I’m not a great student of American history – my tastes run to other places and people: Napoleon, Casanova, Elizabeth I, the Enlightenment, the Renaissance, the French Revolution, China…. but I do read about it. Most recently Rick Perlstein’s history of the American Sixties, Nixonland. And in that book I came across a powerful, moving quotation from U.S. President Theodore Roosevelt that I wanted to share because it still resonates today:
It is not the critic who counts, not the man who points out how the strong man stumbled, or where the doer of deeds could have done better. The credit belongs to the man who is actually in the arena; whose face is marred by the dust and sweat and blood; who strives valiantly; who errs and comes short again and again, because there is no effort without error or shortcoming; who knows the great enthusiasms, the great devotions and spends himself in a worthy cause; who at the best, knows in the end the triumph of high achievement, and who, at worst, if he fails, at least fails while daring greatly; so that his place shall never be with those cold and timid souls who know neither victory or defeat.
Roosevelt said this in a speech called “Citizenship in a Republic,” made at the Sorbonne, Paris, France, 23 April, 1910. Source: Wikiquote.
I would write it in stone and place it in front of each member of council at the table as a reminder at every meeting that we do our best and that’s what matters. We may stumble, we may even fall now and then, but we stay in the ring, we finish what we started, and we do what we believe is right, what is best for everyone.
I know how much each of you at the table care, how hard you work, how much you ponder and worry over the questions we must all answer, and how much it means to each of you to have the best community we possibly can. You do the work, you stand in the ring and take the slings and arrows of outrageous fortune, but you hang in because you care. And I know how much it hurts to have outsiders tear at you, to belittle and mock you, to denigrate your efforts. To try and hurt without offering to help.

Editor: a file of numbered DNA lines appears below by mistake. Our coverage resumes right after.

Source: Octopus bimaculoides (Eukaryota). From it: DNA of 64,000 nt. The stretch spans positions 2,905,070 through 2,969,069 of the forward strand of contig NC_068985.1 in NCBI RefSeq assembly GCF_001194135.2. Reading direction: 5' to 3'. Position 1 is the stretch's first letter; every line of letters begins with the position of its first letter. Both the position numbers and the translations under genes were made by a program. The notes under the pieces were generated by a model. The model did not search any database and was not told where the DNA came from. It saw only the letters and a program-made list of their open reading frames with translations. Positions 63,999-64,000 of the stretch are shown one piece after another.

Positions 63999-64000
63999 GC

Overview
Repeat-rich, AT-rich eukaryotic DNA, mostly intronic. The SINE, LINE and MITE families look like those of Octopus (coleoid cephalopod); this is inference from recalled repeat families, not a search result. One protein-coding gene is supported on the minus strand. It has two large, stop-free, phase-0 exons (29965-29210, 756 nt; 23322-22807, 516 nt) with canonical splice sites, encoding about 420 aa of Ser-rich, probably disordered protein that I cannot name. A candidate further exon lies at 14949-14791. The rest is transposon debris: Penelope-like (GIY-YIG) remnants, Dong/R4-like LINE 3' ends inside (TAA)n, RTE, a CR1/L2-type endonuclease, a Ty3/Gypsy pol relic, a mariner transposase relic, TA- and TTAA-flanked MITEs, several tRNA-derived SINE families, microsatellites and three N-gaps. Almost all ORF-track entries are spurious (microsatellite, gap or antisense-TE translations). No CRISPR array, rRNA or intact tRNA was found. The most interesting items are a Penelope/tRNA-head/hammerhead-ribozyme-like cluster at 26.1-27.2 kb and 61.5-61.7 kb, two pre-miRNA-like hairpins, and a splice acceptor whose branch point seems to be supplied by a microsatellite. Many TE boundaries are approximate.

At the end of the day, you can take pride in your accomplishments and your values. You are in the arena, where it counts most.
Roosevelt, it seems, was a wise, and often witty, man. He said many things, many controversial things, but also many that deserve to be remembered and repeated today. For example:
Men with the muckrake are often indispensable to the well-being of society, but only if they know when to stop raking the muck, and to look upward to the celestial crown above them. … If they gradually grow to feel that the whole world is nothing but muck their power of usefulness is gone.
Address on the laying of the cornerstone of the House Office Building, Washington, D.C. (14 April 1906).
Those words could apply to a lot of media these days.
A few years before Roosevelt became president, the writer and poet Josiah Gilbert Holland wrote words that may have inspired Roosevelt:
Why will you be always sallying out to break lances with other people’s wind-mills, when your own is not capable of grinding corn for the horse you ride?
We must make popular government responsible for the betterment both of the individual and of society at large. Let me repeat once more that, while such responsible governmental action is an absolutely necessary thing to achieve our purpose, yet it will be worse than useless if it is not accompanied by a serious effort on the part of the individuals composing the community thus to achieve each for himself a higher standard of individual betterment, not merely material but spiritual and intellectual. In other words, our democracy depends on individual improvement just as much as upon collective effort to achieve our common social improvement. The most serious troubles of the present day are unquestionably due in large part to lack of efficient governmental action, and cannot be remedied without such action; but neither can any remedy permanently avail unless back of it stands a high general character of individual citizenship.
Powerful stuff: government for the greater good, for common social improvement. But he is equal in his belief that individuals must achieve a “higher standard” to make it work.
Words of wisdom that, despite the distances of time and geography, still have meaning today.